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Akash Nagaraja

A recent graduate from the University of Rhode Island, Akash shares his perspective and hope for the future.

A: Tell us a little bit about yourself.

AN: I am 23 years old, born in New Milford and grew up in Bethel, Connecticut. I graduated after 4 years at URI with a civil engineering degree. I’ve been living in Providence now for a year with roommates and work as a project engineer for a construction company.

A. Did you always want to become a civil engineer?

AN: Growing up as an Asian American, there’s a lot of pressure that comes from your parents and that definitely influenced what I wanted to study. I had accounting and finance in mind. I have interest in sports such as basketball and football, I like to hike and go to the beach, but I have to think of what to do for my future.

A. Have you visited India?

AN: I traveled there when I was little. I was supposed to go to my cousins wedding but couldn’t go because of COVID.

A. Do you relate to the Indian culture?

AN: My mom is very religious, is in a prayer group and practices Hindu. We go to the temple every year. I have those beliefs instilled in me but I’m not very religious and it doesn’t define me. It’s part of who I am but I don’t practice it on an everyday basis. My dad was born and grew up in Connecticut. My mom was born in India. I have friends of all races. I connect with both my American and Indian culture.

I grew up in a predominantly white environment but it doesn’t necessarily mean I’m not myself. URI is predominantly white so most of my best friends are white. There is a gap in a way but I’m used to it. I don’t think about it, only when I’m in a different environment.

A: Do you feel like yourself more around colored people?

AN: Yes

A: What ethnicity do you identify with?

AN: Indian and I consider myself Asian.

A: What do you think of the term people of color?

AN: Anyone who is not White. I like to think we are all one and there shouldn’t be a label but we are a diverse country. It’s inevitable. For example in the work force, employers hire people of color to show diversity but I think you should hire the best person for the job regardless of color. It’s the world we live in especially in this country.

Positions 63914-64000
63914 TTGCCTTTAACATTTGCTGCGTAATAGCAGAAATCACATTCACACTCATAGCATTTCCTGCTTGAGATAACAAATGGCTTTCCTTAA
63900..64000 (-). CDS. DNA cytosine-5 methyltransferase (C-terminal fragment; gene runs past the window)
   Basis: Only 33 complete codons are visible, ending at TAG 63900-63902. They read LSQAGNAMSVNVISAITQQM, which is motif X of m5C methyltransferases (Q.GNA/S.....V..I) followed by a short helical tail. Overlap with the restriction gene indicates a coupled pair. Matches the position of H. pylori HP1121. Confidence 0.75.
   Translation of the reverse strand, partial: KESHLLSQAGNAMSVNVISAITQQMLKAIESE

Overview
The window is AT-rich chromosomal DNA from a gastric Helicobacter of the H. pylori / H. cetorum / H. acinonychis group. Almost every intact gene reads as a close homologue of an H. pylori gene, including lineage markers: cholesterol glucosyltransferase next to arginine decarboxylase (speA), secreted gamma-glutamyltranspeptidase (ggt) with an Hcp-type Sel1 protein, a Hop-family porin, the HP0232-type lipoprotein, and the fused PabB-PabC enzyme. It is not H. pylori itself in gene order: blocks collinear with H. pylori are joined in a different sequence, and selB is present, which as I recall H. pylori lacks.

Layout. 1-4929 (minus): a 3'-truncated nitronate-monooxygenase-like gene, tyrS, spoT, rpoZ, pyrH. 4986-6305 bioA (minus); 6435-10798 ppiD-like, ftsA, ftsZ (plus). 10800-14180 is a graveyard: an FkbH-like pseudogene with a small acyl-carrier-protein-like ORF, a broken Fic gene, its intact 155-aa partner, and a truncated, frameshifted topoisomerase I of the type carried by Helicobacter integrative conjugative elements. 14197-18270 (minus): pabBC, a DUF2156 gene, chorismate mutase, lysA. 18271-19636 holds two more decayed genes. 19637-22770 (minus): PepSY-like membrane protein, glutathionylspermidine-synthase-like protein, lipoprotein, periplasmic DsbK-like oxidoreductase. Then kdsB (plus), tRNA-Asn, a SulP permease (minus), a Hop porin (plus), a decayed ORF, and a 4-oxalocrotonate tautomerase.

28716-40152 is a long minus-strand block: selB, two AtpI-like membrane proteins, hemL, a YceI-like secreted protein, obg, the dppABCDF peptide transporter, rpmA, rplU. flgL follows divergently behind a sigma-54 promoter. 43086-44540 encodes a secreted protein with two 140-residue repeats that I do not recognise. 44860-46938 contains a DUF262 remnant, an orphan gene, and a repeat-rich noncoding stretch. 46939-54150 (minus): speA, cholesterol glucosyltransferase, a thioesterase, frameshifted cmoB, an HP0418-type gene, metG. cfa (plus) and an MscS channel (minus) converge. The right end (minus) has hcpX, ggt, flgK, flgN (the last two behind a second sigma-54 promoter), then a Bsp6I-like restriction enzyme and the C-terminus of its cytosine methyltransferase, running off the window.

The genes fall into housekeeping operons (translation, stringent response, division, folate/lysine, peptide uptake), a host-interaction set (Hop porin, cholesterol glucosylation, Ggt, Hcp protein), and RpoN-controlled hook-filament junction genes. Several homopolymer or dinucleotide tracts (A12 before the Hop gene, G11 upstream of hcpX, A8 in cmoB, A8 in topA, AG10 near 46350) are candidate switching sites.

A: What are some of the stereotypes of Indian people?

AN: Alluded to my parents putting pressure upon you, you have to be in the medical field, engineer, etc. At a gas station, 7 Eleven of course there’s an Indian working there. In middle school you hear the terrorist jokes mostly of the Muslim population. People automatically put me in that group because I look like someone from the Middle East and my skin color. It’s not as prevalent now as when I was growing up. It didn’t make me feel good but it is what it is.

With cancel culture now, people are afraid to say what they think. If you have a different opinion people label you as a racist. I feel all politicians are corrupt. They just spew things you want to hear and they don't really care. They say age group of 18- 35, 40 year olds makes up the majority of this country, so why do we have to choose from two 70 year plus old white men?

I’m optimistic and hopeful but I’m a realist at the same time. Not everything is going to change and happen overnight and it’s going to take a really long time. I just want to see equality and no judgment.

If you think of Compton or Oakland, they’re thought of it as the hood, the ghetto, and people think they’re bad people and they’re not. It’s been like that for years, there’s no help or support in the communities. It extends back for so long.

I think education in general, we need reform and I think it will go a long way for the future generations. If everyone is more school you don't learn about so many things that you can have opinions of, you only learn what they want to teach.

A: What are your plans for the future?

AN: Finding your dream job is rare but at the end of the day I want to make sure I’m financially comfortable. I eventually want to own properties in real estate in different parts of the country or the world and travel. I want to get a Master’s degree or MBA eventually. I like construction management aspect in civil engineering, but I don’t want to restrict myself to one field. I’m open to different opportunities.

In today’s society, they make it that you need a degree in order to be successful. But there are trades and those are good skills to have.

Back to being an Asian American you have to get a college education get a degree and get a good job. If you don’t attain that you feel like a failure.

I can always make my own way. You got to do what makes you happy. My dad grew up in the Northeast but it doesn’t mean I have to also. Eventually I want to move outside of the Northeast.

A: What message do you want to impart about Asians?

AN: We still have a voice. There are things we experience that are just not talked about. The struggles we go through are important. All the pressure from our parents pays off.

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